Love sewing CURVES!

When my creative juices are feeling a bit stagnant or maybe every day life is just crowding out the ideas, I look at abstract paintings to get inspired.  I’ve been busy creating a lot of landscape quilts and flower quilts and my heart and brain needed to work in a different design area.  I found a beautiful painting of colors in curves.  This painting inspired me to create the art quilt COLOR WAVES.  While I have made many quilts with curved piecing, this one was the first to create those curves so that they gathered together into very fine lines of color in several sections of the art quilt.  Sewing all those different colors, which become more and more narrow, into some tight collections of color was a new experience.  I realized the importance of piecing in a systematic way going from one direction to another across the quilt in a sort of sequence.  By doing this, I could keep the seams more easily heading in the same direction and minimize the thickness of the seams.  

I started the piecing of this quilt with one of the larger peach curved pieces in the middle of the quilt.  I added one piece at a time towards the bottom side  and then added one piece at a time to the top side which continued around to the right side of the quilt.  I can’t wait to try this design with different colors and some different swirl patterns!!  There were a few times when I deviated from this sequence of piecing when there was a slice of color coming up from the lower right corner.  

As with all curved piecing, especially when the strips of fabric will eventually be quite narrow, I only cut one side of the curve on a much wider piece of fabric in my sewing process.  This way you are working with wider, more stable pieces of fabric instead of very skinny strips.  It is with the cut on the second side that you narrow the strip to its final size and shape (plus a seam allowance of 1/4″), ready to receive the next color piece.

The finished size of this art quilt is 16″H x 17.5″W.  Once I finished the piecing, I took photos of the quilt from all rotations to find the best view of the colors…that is, to figure out the best way to hang the quilt.  I love the blast of movement the piecing creates from the bottom left to the top right from this view!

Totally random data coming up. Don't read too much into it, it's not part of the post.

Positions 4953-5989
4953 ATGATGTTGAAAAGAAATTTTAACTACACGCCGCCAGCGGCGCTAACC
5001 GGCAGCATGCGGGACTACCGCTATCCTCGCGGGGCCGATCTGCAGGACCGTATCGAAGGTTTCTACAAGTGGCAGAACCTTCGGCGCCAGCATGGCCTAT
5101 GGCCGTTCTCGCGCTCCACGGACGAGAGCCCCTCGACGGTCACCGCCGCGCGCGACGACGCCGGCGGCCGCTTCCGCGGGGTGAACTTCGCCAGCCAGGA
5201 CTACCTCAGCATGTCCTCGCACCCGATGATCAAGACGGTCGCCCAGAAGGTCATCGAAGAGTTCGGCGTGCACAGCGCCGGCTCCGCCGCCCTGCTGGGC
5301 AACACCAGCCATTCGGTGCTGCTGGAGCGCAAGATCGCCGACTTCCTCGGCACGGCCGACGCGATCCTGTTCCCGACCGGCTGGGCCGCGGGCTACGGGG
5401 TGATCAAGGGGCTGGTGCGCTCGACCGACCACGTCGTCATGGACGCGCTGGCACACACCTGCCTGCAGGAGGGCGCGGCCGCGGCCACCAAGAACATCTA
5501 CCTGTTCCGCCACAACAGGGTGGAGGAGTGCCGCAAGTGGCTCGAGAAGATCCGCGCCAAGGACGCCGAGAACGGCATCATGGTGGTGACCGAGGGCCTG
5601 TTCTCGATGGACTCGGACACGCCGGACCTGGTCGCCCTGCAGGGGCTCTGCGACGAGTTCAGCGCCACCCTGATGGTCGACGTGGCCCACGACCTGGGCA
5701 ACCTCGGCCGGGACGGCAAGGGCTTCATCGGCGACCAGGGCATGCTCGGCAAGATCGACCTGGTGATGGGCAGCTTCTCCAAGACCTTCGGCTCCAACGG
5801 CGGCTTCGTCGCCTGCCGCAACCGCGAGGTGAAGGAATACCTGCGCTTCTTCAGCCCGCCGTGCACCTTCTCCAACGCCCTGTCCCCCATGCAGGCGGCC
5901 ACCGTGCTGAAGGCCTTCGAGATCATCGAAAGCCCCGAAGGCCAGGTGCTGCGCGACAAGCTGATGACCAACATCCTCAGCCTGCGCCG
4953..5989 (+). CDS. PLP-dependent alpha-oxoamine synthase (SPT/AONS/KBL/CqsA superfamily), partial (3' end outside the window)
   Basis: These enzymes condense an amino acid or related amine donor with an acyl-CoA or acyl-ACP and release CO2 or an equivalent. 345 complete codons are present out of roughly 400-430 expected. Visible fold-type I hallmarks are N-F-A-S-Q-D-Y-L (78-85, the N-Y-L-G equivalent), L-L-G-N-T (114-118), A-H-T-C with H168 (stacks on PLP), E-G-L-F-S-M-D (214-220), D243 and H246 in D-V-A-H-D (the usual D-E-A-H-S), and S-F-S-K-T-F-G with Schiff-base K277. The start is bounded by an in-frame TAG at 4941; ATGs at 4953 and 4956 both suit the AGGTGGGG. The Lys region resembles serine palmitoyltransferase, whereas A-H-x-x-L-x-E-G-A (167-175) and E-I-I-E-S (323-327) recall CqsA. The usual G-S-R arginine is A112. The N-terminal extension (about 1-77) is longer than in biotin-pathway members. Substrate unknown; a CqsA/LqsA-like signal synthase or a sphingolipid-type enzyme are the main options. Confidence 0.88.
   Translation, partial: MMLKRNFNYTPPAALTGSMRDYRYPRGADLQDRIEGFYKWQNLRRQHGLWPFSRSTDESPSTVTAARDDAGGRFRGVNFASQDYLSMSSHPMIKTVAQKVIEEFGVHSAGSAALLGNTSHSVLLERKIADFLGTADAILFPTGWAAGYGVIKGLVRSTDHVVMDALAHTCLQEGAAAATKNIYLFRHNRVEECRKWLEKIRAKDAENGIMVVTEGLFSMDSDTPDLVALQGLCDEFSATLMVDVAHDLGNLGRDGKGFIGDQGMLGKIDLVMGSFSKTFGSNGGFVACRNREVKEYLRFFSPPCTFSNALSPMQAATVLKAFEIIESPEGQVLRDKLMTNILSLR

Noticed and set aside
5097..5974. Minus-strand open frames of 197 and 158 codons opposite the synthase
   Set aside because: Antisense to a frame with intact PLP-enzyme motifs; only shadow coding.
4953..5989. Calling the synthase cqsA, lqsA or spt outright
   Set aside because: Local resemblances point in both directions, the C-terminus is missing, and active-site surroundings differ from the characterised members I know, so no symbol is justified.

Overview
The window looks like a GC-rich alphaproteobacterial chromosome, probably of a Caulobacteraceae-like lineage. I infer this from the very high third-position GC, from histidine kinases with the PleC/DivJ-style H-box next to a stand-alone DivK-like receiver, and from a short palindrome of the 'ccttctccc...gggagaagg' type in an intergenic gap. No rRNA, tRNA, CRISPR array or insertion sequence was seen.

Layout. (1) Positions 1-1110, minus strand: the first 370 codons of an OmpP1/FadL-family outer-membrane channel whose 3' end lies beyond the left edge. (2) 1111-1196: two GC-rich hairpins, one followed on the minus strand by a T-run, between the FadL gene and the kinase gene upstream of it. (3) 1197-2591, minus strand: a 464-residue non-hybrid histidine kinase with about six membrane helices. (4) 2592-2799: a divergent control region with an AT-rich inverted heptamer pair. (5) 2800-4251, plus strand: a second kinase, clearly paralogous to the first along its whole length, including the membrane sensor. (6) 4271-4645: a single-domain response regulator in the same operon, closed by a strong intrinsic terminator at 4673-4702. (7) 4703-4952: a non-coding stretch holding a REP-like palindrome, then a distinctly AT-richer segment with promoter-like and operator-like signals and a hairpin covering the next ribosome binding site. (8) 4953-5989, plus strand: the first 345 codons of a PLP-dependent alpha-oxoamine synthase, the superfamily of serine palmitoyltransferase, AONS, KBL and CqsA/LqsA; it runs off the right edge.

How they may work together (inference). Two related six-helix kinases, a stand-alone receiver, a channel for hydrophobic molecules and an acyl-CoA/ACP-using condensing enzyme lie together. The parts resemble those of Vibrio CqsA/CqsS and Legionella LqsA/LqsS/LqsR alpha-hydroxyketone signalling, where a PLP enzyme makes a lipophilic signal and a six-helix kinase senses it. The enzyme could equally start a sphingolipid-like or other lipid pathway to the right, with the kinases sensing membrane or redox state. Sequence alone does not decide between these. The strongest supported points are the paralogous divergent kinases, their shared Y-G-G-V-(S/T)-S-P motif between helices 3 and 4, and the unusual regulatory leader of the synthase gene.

Have fun trying curved piecing!  


9 Responses

    1. I do not use a foundation fabric nor do I know how that would work. I use a wallpaper cut to match two fabrics together for a curved cut, then it is slow sewing, a few stitches at a time, then shifting the fabrics together, then a few more stitches. I’m not a person who pins either. Let me know if you have more questions. Curved piecing is in almost all my quilts….I love it!

    2. No, I cut all my curves into each other, piecing as if making a quilt the old fashion way. The back of a finished “top” shows all the seams and raw edges of every piece of fabric.

    1. You use a wallpaper cut technique. Take first piece of fabric and cut a gentle curve. With right side up, lay the first fabric with small overlap on another piece of fabric also right side up. Cut the second fabric following the curve of the first. The two fabrics should lay like puzzle pieces matching together on your cutting table. Now put the top edge of both right sides together and sew it 1/4” allowance. The easiest is to just sew a few stitches and then ease it together, sew a few more stitches, ease more together, etc. when done you should be able to iron it flat and you have a curved piecing done.

  1. I’ve recently become enthralled with the idea of piecing with curves. And, while I find traditional pieced designs lovely, the rigidity or symmetry of traditional designs aren’t something I’m inspired to piece and quilt myself. Apparently, according to those who know me best, I don’t like to follow to follow “the rules “ so to speak. I stumbled across the photo of this wall hanging you created and my brain screamed “THIS! I want to do THIS!”. Your work is beautiful and vibrant, a delight to the eyes. I’m going to take the explanation you offered in the comments above and attempt to create something myself with the guidelines you offered.

    1. I’m just like you, I don’t follow directions well either. I’m just like you, I don’t follow directions well either. Have fun! The options are limitless!

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